An electrical stimulus protocol was used to examine the effect of GABA on the excitability of C-fibres in sural nerve fascicles. Constant current pulses of fixed duration (1 ms) and varying amplitude were used to track changes in C-fibre excitability with QTRAC software (© Institute of Neurology, London, UK). Three interleaved stimulus parameters were monitored sequentially. Firstly, a supra-maximal current intensity was established at which the amplitude of the compound C-fibre response was maximal and this was designated a 100% response (100%, Figure 1A). Electrical threshold was the second stimulus parameter monitored. This is defined as the current required to elicit a compound C-fibre response with an amplitude 40% that of the response to supra-maximal stimulation (40%, Figure 1A). The stimulus current required to evoke a 40% amplitude C-fibre compound action potential was continuously adjusted by the QTRAC software. The third parameter was post-spike electrical threshold and this is the stimulus current required to maintain a conditioned C-fibre compound action potential response of 40% amplitude, that is 30 ms after a conditioning supra-maximal electrical stimulus (40% cond., Figure 1A). The difference between the conditioned and unconditioned current intensities normalised to the stimulus intensity of the conditioned response is defined as the ‘excitability index’ and is expressed as a percentage.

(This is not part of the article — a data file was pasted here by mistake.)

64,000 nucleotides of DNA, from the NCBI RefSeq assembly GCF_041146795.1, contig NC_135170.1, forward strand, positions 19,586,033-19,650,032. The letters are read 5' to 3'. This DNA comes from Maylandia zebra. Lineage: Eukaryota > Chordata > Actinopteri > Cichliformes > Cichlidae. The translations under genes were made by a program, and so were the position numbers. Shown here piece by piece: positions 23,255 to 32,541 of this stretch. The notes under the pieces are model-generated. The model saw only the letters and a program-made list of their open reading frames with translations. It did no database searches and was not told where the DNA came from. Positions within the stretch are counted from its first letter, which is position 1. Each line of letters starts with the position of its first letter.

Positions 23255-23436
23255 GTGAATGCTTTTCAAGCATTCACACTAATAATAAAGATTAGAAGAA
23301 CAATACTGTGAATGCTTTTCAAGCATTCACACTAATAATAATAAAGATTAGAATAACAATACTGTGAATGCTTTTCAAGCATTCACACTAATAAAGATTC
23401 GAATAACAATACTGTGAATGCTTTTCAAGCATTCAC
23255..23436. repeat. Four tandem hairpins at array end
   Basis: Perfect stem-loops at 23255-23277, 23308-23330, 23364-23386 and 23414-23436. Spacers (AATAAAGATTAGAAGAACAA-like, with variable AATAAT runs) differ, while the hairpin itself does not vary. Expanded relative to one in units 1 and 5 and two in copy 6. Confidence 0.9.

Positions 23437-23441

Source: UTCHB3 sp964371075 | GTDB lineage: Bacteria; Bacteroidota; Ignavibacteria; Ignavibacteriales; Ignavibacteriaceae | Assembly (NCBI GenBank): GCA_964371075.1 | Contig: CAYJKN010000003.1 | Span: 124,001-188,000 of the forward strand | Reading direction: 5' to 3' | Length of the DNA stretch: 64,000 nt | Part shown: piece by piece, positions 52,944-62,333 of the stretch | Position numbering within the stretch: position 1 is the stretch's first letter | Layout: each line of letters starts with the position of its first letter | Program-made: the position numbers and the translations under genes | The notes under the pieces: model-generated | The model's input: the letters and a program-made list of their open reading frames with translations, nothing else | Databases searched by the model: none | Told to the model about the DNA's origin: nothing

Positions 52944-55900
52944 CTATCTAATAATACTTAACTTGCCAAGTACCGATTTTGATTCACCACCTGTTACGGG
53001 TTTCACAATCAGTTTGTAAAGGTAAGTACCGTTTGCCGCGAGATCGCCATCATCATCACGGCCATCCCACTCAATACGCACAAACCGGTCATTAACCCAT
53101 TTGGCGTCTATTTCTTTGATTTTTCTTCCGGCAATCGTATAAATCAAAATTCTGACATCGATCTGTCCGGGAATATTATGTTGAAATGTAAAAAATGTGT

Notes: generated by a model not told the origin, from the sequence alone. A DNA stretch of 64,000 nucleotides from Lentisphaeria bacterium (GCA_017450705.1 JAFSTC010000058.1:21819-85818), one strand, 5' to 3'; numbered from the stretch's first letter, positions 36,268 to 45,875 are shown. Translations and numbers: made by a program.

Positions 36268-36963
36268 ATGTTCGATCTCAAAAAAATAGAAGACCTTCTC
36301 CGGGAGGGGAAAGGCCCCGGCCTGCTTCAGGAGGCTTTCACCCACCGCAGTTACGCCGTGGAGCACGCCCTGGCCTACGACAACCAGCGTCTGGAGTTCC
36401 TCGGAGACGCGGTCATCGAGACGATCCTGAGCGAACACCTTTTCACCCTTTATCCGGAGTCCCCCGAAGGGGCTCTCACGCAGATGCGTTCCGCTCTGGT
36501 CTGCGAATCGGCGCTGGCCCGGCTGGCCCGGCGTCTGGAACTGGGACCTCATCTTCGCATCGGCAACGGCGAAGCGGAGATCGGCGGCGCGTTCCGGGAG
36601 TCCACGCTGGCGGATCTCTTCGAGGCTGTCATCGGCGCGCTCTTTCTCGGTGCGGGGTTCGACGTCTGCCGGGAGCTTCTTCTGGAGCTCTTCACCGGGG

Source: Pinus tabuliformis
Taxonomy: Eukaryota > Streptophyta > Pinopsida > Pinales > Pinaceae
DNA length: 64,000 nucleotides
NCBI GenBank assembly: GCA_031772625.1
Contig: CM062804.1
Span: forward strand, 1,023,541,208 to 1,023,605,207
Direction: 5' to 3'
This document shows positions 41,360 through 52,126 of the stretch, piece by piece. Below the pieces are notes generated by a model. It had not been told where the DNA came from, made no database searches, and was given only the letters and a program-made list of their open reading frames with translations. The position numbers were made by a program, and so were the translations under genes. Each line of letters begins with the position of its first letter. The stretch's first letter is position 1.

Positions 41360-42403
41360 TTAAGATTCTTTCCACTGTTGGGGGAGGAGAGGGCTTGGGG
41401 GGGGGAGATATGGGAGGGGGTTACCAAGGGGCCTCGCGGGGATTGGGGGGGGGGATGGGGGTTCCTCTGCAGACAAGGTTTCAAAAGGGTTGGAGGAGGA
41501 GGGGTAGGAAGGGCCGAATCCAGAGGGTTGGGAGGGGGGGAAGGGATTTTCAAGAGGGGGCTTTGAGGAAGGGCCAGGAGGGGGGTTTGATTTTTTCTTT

Gabazine (Biotrend, Cologne, Germany), baclofen, bicuculline, gamma-aminobutyric acid, muscimol and picrotoxin (Sigma, USA) were stored as stock solutions in distilled water. The desired concentration of each substance was achieved by dilution from stock into the solution perfusing the bath on the day of each experiment.

Data are expressed as mean and standard deviation for comparisons between groups while for population descriptors mean and standard error of the mean are indicated. Student's t-test was used for statistical comparisons of paired datasets. Curve fitting was performed in Igor Pro (Wavemetrics, Lake Oswego, USA) which uses the Levenberg-Marquadt algorithm for least-squares minimization.

Acknowledgments

We would like to thank the anonymous patients who generously provided material for the experiments, Christina Müller for technical assistance, Drs. Philip Lang and Dominik Irnich for administrative support and the surgeons of the Department of Hand and Plastic Surgery who performed the sural nerve biopsies.

Author Contributions